Why do we use a roasted (maybe?) egg on the Seder Plate to represent the Festival offering?
The Shulchan Aruch Harav says that one eats eggs to remind him to mourn the Beis Hamikdash, since had the Beis Hamikdash stood, we would have been eating the korban Pesach.
The Taz (OC 473:4) suggests the reason is so that we can eat it, because it is forbidden to eat roasted meat on the Seder night.
The Mishna Berura (:23) quotes two other reasons. First, that we use an egg, which is commonly served at a meal to mourners, to represent our mourning the loss of the Beit HaMikdash and the Korbanot. Second, the word for egg in Aramaic is ביעא which is symbolic of the phrase בעי רחמנא למפרק יתנא (a plea for redemption).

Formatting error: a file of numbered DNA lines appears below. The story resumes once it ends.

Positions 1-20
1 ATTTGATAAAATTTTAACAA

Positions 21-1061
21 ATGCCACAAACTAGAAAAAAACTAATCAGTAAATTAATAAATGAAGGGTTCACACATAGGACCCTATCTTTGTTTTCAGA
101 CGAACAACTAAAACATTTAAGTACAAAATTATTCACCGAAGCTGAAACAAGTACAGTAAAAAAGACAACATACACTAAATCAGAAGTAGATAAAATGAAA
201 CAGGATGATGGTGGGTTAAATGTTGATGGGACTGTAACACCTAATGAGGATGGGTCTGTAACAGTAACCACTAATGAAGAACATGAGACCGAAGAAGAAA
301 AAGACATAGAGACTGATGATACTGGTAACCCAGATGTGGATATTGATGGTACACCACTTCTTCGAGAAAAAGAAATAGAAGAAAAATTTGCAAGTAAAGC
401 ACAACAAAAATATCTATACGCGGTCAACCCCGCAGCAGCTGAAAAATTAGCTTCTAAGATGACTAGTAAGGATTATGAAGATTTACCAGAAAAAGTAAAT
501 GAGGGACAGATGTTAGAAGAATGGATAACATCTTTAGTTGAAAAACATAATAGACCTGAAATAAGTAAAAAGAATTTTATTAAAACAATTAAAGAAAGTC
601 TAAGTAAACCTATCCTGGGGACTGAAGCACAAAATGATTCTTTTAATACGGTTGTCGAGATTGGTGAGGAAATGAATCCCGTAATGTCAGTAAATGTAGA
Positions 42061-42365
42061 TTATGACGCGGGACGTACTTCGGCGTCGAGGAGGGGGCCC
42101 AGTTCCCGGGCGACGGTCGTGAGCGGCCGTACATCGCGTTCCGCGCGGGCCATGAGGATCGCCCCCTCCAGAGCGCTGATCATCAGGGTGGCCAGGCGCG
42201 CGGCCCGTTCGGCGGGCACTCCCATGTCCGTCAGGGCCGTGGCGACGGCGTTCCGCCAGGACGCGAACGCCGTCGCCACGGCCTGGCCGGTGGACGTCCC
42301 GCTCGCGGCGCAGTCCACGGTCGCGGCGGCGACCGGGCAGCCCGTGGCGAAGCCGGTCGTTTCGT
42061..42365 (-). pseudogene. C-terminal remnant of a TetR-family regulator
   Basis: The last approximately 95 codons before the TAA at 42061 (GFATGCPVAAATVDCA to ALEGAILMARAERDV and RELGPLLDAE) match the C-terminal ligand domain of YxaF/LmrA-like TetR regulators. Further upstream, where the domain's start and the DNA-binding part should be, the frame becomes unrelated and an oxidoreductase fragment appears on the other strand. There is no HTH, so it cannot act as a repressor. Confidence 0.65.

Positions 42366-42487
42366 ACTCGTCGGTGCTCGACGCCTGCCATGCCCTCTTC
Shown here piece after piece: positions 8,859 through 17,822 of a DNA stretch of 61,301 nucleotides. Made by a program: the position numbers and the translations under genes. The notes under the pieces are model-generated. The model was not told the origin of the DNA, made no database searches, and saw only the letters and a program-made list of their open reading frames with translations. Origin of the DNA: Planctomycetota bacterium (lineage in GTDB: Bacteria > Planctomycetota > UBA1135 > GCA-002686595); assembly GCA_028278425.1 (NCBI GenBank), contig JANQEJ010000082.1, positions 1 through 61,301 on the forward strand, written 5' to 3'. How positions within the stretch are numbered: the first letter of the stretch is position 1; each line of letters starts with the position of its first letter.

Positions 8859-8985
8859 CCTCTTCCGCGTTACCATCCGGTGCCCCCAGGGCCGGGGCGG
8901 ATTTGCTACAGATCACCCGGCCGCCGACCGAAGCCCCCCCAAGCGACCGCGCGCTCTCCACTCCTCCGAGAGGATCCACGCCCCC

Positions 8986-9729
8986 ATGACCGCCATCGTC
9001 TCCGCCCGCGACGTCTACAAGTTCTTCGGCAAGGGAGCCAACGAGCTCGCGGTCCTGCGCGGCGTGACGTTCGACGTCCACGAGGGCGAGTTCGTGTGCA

My personal favorite explanation is due to the Chatam Sofer: The egg represents the Jewish people. Most foods become softer as they are cooked. But the egg becomes harder. So it is with the Jewish people: The more they are oppressed, the stronger they become.
Note that we don't have an ancient explanation for the egg. The first known reference to it is by Rabbi Yitzhak ben Abba Mari in late 12th-century Marseilles, France. [Sefer Ha'ittur 2:133c] Speculation on the reason has abounded since that time.